This is a guest post by Randy Zwitch (@randyzwitch), a digital analytics and predictive modeling consultant in the Greater Philadelphia area. Randy blogs regularly about Data Science and related technologies at http://randyzwitch.com. He’s blogged at Bad Hessian before here.
For those of you with WordPress blogs and have the Jetpack Stats module installed, you’re intimately familiar with this chart. There’s nothing particularly special about this chart, other than you usually don’t see bar charts with the bars shown superimposed.
I wanted to see what it would take to replicate this chart in R, Python and Julia. Here’s what I found. (download the data).
Although I prefer to use other languages these days for my analytics work, there’s a certain inertia/nostalgia that when I think of making charts, I think of using ggplot2 and R. Creating the above chart is pretty straightforward, though I didn’t quite replicate the chart, as I couldn’t figure out how to make my custom legend not do the diagonal bar thing.
The R Cookbook talks about a hack to remove the diagonal lines from legends, so I don’t feel too bad about not getting it. I also couldn’t figure out how to force ggplot2 to give me the horizontal line at 10000. If anyone in the R community knows how to fix these, let me know!
R: Base Graphics
Of course, not everyone finds ggplot2 to be easy to understand, as it requires a different way of thinking about coding than most ‘base’ R functions. To that end, there are the base graphics built into R, which produced this plot: While I was able to nearly replicate the WordPress chart (except for the feature of having the dark bars slightly smaller width than the lighter), the base R syntax is horrid. The abbreviations for plotting arguments are indefensible, the center and width keywords seem to shift the range of the x-axis instead of changing the actual bar width, and in general, the experience plotting using base R was the worst of the six libraries I evaluated.
In the past year or so, there’s been quite a lot of activity towards improving the graphics capabilities in Python. Historically, there’s been a lot of teeth-gnashing about matplotlib being too low-level and hard to work with, but with enough effort, the results are quite pleasant. Unlike with ggplot2 and base R, I was able to replicate all the features of the WordPress plot:
One of the aforementioned improvements to matplotlib is Seaborn, which promises to be a higher-level means of plotting data than matplotlib, as well as adding new plotting functionality common in statistics and research. Re-creating this plot using Seaborn is a waste of the additional functionality of Seaborn, and as such, I found it more difficult to make this plot using Seaborn than I did with matplotlib.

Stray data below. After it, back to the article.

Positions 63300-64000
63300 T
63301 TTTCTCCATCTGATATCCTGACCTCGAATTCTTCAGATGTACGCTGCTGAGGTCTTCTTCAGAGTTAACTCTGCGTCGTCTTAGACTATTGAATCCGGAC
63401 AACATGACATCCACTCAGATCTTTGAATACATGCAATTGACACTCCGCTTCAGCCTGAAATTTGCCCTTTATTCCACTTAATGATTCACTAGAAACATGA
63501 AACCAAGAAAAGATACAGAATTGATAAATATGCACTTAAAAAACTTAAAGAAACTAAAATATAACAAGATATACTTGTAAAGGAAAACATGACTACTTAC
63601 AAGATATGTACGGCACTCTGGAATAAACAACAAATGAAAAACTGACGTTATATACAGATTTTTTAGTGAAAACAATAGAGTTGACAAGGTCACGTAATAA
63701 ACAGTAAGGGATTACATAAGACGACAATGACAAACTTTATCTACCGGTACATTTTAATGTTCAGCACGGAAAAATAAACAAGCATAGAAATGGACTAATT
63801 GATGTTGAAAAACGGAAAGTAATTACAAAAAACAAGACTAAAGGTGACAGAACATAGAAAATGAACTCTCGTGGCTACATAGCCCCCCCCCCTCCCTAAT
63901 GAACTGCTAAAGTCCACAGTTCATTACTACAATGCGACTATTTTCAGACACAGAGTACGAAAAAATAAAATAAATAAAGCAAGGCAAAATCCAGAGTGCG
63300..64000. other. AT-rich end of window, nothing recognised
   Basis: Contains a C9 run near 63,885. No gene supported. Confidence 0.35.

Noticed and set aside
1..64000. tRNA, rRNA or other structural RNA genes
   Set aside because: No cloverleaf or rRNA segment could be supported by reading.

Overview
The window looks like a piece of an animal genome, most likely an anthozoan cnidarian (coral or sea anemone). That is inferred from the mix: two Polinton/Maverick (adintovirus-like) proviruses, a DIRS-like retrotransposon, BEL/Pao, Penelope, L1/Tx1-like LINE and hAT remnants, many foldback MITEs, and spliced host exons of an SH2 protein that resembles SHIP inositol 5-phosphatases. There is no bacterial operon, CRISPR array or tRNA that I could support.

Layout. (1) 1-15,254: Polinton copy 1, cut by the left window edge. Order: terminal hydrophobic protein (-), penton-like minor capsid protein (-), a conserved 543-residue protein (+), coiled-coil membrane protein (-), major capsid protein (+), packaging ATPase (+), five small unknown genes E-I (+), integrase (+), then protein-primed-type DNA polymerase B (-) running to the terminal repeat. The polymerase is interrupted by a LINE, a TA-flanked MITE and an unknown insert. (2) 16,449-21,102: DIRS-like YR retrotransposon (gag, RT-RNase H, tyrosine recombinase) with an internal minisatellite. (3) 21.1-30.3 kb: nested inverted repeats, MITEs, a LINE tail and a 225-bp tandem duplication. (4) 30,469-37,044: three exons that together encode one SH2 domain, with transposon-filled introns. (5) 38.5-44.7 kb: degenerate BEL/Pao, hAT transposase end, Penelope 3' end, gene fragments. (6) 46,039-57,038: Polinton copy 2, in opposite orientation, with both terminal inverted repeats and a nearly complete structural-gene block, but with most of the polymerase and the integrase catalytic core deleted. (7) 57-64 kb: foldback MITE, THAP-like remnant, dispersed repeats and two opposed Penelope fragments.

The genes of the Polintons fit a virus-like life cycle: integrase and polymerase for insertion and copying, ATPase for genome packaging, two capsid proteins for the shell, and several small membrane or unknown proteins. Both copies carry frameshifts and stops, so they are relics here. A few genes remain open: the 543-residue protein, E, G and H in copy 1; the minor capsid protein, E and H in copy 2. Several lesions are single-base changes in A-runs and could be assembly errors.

To replicate the plot, I ended up hacking a solution together using both Seaborn functionality and matplotlib in order to be able to set bar width and to create the legend, which defeats the purpose of using Seaborn in the first place.
In the Julia community, Gadfly is clearly the standard for plotting graphics. Supporting d3.js, PNG, PS, and PDF, Gadfly is built to work with many popular back-end environments. I was able to replicate everything about the WordPress graph except for the legend:While Gadfly took a line or two more than base R in terms of fewest lines of code, I find the Gadfly syntax significantly more pleasant to work with.
Plot.ly is an interesting ‘competitor’ in this challenge, as it’s not a language-specific package per-se. Rather, Plot.ly is a means of specifying plots using JSON, with lightweight Julia/Python/MATLAB/R wrappers. I was able to replicate nearly everything about the WordPress plot, with the exception of not having a line at 10000, having the legend vertical instead of horizontal and I couldn’t figure out how to set the bar widths separately.
And The Winner Is…matplotlib?!
If you told me at the beginning of this exercise that matplotlib (and by extension, Seaborn) would be the only library that I would be able to replicate all the features of the WordPress graph, I wouldn’t have believed it. And yet, here we are. ggplot2 was certainly very close, and I’m certain that someone knows how to fix the diagonal line issue. I suspect I could submit an issue ticket to Gadfly.jl to get the feature added to create custom legends (and for that matter, make the request of Plot.ly for horizontal legends), so in the future there could be feature parity using these two libraries as well.
I hope we all agree there’s no hope for Base Graphics in R besides quick throwaway plots.
In the end, the best thing I can say from this exercise is that the analytics community is fortunate to have so many talented people working to provide these amazing visualization libraries. This graph was rather pedestrian in nature, so I didn’t even scratch the surface of what these various libraries can do. Even beyond the six libraries I chose, there are others I didn’t choose, including: prettyplotlib (Python), Bokeh (Python), Vincent (Python), rCharts (R), ggvis (R), Winston (Julia), ASCII Plots (Julia) and probably even more that I’m not even aware of! All free and open-source and miles apart from terrible looking Microsoft graphics in Excel and Powerpoint.